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Country brief

Country name: United Kingdom 
Please estimate the number of children in school (age 3-19) in your country:  


Please estimate the number of school drop-outs in your country in the school year 2019/2020: 

The number of children missing education or drop-outs is poorly recorded, and available evidence has been described as conflicting and unreliable, due in part to the lack of national monitoring and confusing datasets. Therefore, we are taking the figures and facts on absentees and persistent absentees. A child is defined in law as ‘missing education’ if he/she is not registered at a school; and is not receiving suitable education otherwise than at school.  

Headline facts and figures for pupil absence in the autumn term, 2019/20 

  • Overall absence rate has increased from 4.3% to 4.9% 
  • Authorised absence has increased from 3.1% to 3.6% 
  • Unauthorised absence has increased from 1.2% to 1.3% 
  • Persistent absentees make up13.1% of all enrollments, an increase from 10.9 per cent in Autumn 2018 

Please estimate the average number of school drop-outs per year in the 5 school years previous to school year 2019/2020? 

The release reports on pupils’ absence in primary and secondary schools in the 2019/2020 academic year was cancelled due to the demand for statistics and data to measure the impact of the Covid-19 pandemic.  


Absence rates in England between 2014/15 and 2018/19 








Overall absence rate 






Authorised absence rate 






Unauthorised absence rate 






Did National exams or evaluation methods take place in academic year 2019/2020? And if so, for which levels?  


If national exams or evaluation methods did not take place, what is the replacement solution? 

Regulators in the UK confirmed that two stages of Standardised Centre Assessment were used:  

  1. Centresand teachers would provide the grade that each learner was most likely to have achieved in each subject if they had sat their exams in 2020. Evidence such as prior work and mock exam results were used to make the judgments. Each school was also required to provide a rank order list of all students for each subject. 
  2. Once submitted to the relevant awarding body, additional statistical data such as acentre’shistorical performance and a cohort’s prior attainment were used to confirm each student’s final grade. 
If schools resumed before the summer of 2020, were any particular year groups or other groups identified to have more contact, if so which? 

Schools in the state sector across the UK formally closed around the 20th of March, except for children deemed vulnerable by educational providers or local authorities, and children of critical workers. In England and Wales there were ambitions to re-open schools before the summer break, whereas Scotland and Northern Ireland focused on reopening at the end of summer. In England, the phased return of children to school started with the reopening of primary schools on the first of June for learners in the early years, Reception, and Years 1 and 6. The phased re-opening of secondary schools began on 15th June, with schools welcoming up to 25% of students at a time for Years 10 and 12.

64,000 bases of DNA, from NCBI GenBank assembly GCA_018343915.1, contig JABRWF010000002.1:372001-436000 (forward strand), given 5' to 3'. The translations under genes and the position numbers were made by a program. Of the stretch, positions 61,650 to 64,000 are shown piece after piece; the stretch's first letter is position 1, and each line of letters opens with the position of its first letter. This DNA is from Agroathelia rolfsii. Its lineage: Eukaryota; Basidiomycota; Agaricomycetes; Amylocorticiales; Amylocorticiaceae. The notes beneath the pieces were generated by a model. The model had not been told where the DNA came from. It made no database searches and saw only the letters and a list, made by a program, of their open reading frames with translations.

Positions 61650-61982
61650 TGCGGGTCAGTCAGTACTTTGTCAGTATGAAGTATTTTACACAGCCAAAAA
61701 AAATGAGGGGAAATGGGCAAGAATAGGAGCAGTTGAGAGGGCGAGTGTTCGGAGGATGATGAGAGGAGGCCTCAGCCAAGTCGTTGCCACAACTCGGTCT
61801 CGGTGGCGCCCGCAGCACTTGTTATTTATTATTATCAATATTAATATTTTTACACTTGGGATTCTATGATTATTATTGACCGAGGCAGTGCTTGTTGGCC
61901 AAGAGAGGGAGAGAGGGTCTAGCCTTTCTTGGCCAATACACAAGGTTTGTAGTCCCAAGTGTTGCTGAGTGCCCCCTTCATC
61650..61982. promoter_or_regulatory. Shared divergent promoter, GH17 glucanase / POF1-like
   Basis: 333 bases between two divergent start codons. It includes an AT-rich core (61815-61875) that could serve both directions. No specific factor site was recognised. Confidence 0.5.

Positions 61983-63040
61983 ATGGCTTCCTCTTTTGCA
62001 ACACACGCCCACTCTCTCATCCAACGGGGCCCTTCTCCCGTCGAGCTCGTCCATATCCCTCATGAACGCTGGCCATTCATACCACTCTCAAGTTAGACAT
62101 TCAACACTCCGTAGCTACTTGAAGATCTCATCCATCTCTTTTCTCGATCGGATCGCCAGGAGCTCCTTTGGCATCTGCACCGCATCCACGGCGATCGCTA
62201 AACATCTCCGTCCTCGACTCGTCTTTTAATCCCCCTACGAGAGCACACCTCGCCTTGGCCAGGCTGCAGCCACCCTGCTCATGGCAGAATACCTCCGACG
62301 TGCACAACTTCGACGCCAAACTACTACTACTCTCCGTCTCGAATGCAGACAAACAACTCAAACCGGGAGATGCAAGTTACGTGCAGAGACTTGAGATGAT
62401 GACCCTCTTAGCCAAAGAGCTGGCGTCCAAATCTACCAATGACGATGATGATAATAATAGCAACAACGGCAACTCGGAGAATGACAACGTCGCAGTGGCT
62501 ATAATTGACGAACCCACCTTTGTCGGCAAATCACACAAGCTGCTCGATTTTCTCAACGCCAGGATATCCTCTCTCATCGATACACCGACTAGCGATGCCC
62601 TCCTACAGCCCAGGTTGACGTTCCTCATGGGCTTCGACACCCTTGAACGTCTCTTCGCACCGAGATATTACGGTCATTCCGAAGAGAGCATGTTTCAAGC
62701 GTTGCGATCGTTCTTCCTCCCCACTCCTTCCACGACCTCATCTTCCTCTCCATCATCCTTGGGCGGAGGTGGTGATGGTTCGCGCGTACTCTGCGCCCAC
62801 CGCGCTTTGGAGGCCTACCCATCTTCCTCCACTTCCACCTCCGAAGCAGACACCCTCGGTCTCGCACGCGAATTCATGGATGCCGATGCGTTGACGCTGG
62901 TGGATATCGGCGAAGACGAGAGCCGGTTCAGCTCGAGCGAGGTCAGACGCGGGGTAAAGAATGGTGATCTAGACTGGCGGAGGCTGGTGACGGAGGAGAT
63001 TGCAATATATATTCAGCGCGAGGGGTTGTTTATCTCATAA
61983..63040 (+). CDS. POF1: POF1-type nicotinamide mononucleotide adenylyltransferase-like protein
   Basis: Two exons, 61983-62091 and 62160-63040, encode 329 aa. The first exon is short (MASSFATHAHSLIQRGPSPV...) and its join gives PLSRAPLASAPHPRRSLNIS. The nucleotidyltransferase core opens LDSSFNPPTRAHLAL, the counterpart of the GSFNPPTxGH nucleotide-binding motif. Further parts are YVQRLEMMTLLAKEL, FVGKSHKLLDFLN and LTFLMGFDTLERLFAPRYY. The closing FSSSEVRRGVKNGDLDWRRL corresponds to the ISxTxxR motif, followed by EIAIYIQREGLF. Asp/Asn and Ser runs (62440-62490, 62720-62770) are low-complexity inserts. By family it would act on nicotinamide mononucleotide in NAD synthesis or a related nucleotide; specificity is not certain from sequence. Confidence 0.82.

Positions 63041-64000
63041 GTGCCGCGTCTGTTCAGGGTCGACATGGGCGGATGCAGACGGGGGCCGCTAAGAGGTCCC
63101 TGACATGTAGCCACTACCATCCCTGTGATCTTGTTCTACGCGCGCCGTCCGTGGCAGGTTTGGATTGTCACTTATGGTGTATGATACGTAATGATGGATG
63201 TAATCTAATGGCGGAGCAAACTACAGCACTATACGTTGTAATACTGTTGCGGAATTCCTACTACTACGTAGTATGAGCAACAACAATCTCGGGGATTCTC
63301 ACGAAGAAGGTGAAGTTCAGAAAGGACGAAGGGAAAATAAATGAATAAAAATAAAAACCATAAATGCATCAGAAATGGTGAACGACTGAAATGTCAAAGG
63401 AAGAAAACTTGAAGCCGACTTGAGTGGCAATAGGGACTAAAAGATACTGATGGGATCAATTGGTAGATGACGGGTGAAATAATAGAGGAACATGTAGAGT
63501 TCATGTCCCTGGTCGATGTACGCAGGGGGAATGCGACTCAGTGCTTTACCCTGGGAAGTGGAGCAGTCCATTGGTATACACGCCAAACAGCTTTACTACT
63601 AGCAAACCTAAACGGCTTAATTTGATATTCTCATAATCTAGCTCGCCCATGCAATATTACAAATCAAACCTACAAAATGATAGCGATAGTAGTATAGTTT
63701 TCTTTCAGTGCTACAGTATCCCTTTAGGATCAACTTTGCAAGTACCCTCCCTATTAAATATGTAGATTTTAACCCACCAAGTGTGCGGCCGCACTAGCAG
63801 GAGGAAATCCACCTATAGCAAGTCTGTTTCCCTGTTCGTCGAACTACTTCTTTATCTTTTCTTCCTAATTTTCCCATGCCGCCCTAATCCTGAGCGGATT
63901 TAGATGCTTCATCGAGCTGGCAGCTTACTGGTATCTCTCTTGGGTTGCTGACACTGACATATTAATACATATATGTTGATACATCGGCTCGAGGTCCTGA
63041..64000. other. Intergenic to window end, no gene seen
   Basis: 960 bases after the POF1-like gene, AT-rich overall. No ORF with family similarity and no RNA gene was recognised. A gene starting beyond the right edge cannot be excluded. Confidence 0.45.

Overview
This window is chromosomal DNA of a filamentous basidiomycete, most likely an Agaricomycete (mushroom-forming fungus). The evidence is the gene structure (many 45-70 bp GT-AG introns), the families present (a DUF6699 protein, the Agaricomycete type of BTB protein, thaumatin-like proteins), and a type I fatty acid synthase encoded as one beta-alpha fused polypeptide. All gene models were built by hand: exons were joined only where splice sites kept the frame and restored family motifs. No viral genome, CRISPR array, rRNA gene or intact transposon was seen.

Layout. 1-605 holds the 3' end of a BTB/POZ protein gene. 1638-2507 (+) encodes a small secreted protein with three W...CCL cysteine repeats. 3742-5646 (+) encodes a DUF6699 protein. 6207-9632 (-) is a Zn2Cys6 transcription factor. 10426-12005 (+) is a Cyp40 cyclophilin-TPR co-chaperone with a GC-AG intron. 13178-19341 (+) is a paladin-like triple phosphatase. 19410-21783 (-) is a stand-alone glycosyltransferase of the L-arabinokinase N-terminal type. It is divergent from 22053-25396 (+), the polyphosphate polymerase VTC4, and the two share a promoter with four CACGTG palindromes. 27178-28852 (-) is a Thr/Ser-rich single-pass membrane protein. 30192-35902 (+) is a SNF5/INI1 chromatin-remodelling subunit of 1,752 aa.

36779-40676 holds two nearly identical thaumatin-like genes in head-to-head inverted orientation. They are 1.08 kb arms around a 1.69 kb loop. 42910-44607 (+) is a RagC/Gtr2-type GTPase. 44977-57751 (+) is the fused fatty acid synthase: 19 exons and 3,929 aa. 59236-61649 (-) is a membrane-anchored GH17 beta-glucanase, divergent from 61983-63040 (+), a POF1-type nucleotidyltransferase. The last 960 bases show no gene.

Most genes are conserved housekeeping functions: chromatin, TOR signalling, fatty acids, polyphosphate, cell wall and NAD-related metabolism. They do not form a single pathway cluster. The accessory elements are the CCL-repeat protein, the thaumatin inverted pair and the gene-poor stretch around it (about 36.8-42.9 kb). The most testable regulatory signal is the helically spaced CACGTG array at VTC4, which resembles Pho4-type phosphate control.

When school resumed in the Autumn of 2020, were any particular year groups or other groups identified to have more contact, if so which?

All other pupils returned as normal in September. 

Access to education 

What were the primary modes of learning implemented during the Covid-19 School closures?
  • Online
  • Pick-up/Send paper materials
Were the above measures put into place at a policy (national or regional level) or by schools and teachers?
  • Policy (national or regional) level
  • By schools and teachers

Since pupils have returned to school, a National Tutoring programme has been put in place to support targeted groups (those children and young people who need the most help) alongside the universal catch-up premium. 

Please estimate Number or percentage of children in school (age 3-19) with access to: 
  • high-speed internet 
  • basic internet
  • TV – 
  • Radio – 
  • Computer, tablet or smart phone they could use during the day – 

In the UK, today’s teenagers have grown up with the Internet and now spend more time online than they do watching television. Almost all 12−15 year olds (98 %) use the Internet; with 96 % accessing it at home via a fixed broadband (BB) connection, and a large proportion also using a mobile network signal. 

Three quarters (75%) have accessed the Internet from a computer at home. School access is near universal (92%). Access platforms are diversifying. Most 9-19 year olds (84%) are daily or weekly users of the Internet.  

An estimated 95.44% of households own a TV 

An estimated 96% of households have Internet access 

An estimated 91% of families in the UK have access to a laptop, desktop or tablet at home